Friday, May 23, 2008

Scorched Earth: Clinton Campaign Morphs Into a 'Stop Obama' Movement


The Former First Lady's Threat to Take Her Fight Over Disputed Michigan and Florida Delegates to the Floor of the Denver Convention Raises Suspicions that Clinton Is Putting Personal Ambition Ahead of the Good of the Democratic Party -- and Risking Her Own Political Future

U.S. Democratic presidential candidates Senator Hillary Clinton ...

Democratic presidential candidates Hillary Rodham Clinton and Barack Obama stand together before their Pennsylvania primary debate at the National Constitution Center in Philadelphia on April 16. But their cordiality may be rapidly vanishing as the former first lady's campaign is increasingly turning into a "Stop Obama" movement. Clinton is now threatening to take her fight to wrest the nomination from Obama all the way to the floor of the Democratic Convention in Denver this August -- a threat that is unlikely to sit well with party leaders and rank-and-file Democrats alike. (Photo: Jae C. Hong/Reuters)


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NOTE TO READERS:
Due to the Memorial Day holiday on Monday, May 26, the next edition of The 'Skeeter Bites Report will be published on Wednesday, May 28. As we Americans celebrate this long holiday weekend, please remember on Monday to pause to honor the men and women who gave their lives in service to our country.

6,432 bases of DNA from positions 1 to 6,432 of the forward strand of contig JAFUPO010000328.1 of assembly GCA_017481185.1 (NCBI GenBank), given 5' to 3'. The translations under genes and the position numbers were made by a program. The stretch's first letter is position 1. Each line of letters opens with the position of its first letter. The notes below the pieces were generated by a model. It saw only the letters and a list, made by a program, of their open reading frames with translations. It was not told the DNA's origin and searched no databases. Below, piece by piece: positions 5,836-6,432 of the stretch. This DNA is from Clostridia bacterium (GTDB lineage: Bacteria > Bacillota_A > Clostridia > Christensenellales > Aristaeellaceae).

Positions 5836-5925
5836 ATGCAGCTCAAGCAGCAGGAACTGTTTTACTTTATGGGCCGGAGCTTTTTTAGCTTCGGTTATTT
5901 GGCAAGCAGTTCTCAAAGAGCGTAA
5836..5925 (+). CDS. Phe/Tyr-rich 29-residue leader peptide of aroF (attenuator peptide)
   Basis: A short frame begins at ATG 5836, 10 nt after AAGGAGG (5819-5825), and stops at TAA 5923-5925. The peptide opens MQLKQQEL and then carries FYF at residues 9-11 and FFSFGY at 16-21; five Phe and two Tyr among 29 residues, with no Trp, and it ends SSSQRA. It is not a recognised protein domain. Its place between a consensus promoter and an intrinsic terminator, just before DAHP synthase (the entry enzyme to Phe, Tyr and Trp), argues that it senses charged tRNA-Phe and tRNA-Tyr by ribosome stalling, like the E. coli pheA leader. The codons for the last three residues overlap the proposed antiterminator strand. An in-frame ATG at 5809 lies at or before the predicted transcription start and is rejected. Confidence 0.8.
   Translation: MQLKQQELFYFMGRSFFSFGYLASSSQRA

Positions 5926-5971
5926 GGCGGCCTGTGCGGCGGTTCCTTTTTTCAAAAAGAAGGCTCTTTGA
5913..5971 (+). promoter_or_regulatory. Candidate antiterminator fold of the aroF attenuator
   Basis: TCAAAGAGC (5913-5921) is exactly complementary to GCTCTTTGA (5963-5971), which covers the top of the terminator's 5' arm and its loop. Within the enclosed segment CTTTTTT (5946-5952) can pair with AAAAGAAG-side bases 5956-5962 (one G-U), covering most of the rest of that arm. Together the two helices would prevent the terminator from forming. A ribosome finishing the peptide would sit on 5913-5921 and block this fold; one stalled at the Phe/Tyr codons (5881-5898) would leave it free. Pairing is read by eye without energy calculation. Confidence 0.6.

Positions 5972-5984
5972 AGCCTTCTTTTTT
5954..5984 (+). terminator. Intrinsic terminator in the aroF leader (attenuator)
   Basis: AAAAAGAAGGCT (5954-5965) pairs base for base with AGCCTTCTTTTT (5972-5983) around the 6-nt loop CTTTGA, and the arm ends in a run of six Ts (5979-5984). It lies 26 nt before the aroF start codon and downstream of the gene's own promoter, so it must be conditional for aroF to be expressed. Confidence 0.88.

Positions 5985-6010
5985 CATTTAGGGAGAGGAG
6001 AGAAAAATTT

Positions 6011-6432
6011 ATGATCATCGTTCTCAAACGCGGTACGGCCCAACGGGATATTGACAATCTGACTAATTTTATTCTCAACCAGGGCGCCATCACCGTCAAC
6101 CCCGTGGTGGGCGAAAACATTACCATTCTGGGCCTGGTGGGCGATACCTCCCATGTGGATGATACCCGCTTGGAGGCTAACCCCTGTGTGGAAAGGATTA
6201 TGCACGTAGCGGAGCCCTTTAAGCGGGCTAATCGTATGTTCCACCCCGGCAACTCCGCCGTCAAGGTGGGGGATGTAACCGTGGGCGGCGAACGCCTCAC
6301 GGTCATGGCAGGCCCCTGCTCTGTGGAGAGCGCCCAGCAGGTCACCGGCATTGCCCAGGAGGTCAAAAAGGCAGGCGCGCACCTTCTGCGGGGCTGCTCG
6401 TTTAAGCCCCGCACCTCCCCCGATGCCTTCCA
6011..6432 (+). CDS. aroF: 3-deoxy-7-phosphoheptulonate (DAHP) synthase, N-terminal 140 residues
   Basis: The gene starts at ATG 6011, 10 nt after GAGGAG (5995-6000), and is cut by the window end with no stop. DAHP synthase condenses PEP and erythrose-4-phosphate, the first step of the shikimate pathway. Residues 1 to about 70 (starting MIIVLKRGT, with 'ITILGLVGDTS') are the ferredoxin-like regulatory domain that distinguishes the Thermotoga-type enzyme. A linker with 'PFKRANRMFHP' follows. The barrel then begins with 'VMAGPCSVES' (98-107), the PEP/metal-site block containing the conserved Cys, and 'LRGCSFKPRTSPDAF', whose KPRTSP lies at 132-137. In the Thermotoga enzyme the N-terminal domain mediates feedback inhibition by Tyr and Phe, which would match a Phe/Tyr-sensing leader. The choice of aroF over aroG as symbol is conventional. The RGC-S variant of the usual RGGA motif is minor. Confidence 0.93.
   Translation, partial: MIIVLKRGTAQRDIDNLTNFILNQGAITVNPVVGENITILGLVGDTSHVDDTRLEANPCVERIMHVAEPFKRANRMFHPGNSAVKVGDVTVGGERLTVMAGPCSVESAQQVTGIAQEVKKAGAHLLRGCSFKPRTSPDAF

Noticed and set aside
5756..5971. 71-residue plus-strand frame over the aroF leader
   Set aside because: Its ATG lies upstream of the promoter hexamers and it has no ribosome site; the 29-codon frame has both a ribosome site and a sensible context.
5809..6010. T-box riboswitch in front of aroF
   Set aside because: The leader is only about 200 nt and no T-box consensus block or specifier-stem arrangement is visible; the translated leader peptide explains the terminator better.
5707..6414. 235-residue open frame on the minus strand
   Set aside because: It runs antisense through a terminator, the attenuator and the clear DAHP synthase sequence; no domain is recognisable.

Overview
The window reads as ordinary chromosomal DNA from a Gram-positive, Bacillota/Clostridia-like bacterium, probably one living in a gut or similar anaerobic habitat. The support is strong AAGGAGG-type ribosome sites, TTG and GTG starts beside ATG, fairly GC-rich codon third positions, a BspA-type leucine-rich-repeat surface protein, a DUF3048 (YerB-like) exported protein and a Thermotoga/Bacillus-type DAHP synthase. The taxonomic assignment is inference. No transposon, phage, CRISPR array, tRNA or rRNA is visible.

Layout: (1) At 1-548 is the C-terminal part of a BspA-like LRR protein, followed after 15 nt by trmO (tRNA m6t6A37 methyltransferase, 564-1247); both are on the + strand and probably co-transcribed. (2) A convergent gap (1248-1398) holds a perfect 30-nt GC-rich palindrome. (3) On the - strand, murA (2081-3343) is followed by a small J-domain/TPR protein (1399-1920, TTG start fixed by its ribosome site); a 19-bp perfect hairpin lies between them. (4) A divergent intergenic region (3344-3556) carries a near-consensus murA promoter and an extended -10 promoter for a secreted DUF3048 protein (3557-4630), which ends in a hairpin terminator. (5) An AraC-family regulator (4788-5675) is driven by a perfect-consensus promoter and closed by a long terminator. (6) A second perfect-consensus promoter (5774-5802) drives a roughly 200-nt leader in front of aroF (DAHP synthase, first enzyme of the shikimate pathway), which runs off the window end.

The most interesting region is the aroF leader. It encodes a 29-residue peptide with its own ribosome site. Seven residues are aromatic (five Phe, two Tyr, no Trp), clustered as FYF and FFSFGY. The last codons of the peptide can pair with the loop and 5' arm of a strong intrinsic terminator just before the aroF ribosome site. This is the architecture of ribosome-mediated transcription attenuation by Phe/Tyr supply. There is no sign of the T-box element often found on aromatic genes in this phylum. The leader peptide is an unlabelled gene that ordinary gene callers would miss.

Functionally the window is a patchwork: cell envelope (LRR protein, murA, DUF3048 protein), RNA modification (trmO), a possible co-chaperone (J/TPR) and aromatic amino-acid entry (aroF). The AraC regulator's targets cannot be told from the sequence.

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FRIDAY SPECIAL
By Skeeter Sanders


Hillary Rodham Clinton is well known for being a tenacious campaigner. But her comments and her actions since Tuesday's primaries in Kentucky and Oregon are sending alarming red flags among Democrats that the former first lady's campaign is transforming itself from a chase for the Democratic nomination into a full-scale "Stop Obama" movement.

It's a movement that -- despite repeated promises by both candidates to unify the party after the nomination contest is over -- threatens to sow lasting bitterness and rancor among the Democratic Party's rank and file. And that, in turn, could put Clinton's own political future at serious risk.

Clinton warned Wednesday that she's prepared to take her fight to seat disputed Florida and Michigan delegates to the convention floor if the two states want to go that far. In an interview with The Associated Press, Clinton was asked whether she would support the states if they continue the fight.

The presidential candidate said Wednesday, "Yes I will. I will, because I feel very strongly about this."

Clinton is calling for delegates from both states to be seated at the convention based on the primaries. Both states were stripped of their delegates because they voted early, violating national party rules. Clinton won both states; her arch-rival Barack Obama's name wasn't on the Michigan ballot.

Now badly trailing Obama among both pledged delegates and superdelegates -- as well as in the popular vote and number of states won -- Clinton's only hope of wresting the Democratic nomination away from Obama is to employ a scorched-earth strategy to force the party to allow Florida and Michigan delegates to be seated at the convention.

Party Officials Say Obama Has Begun Search for VP Running Mate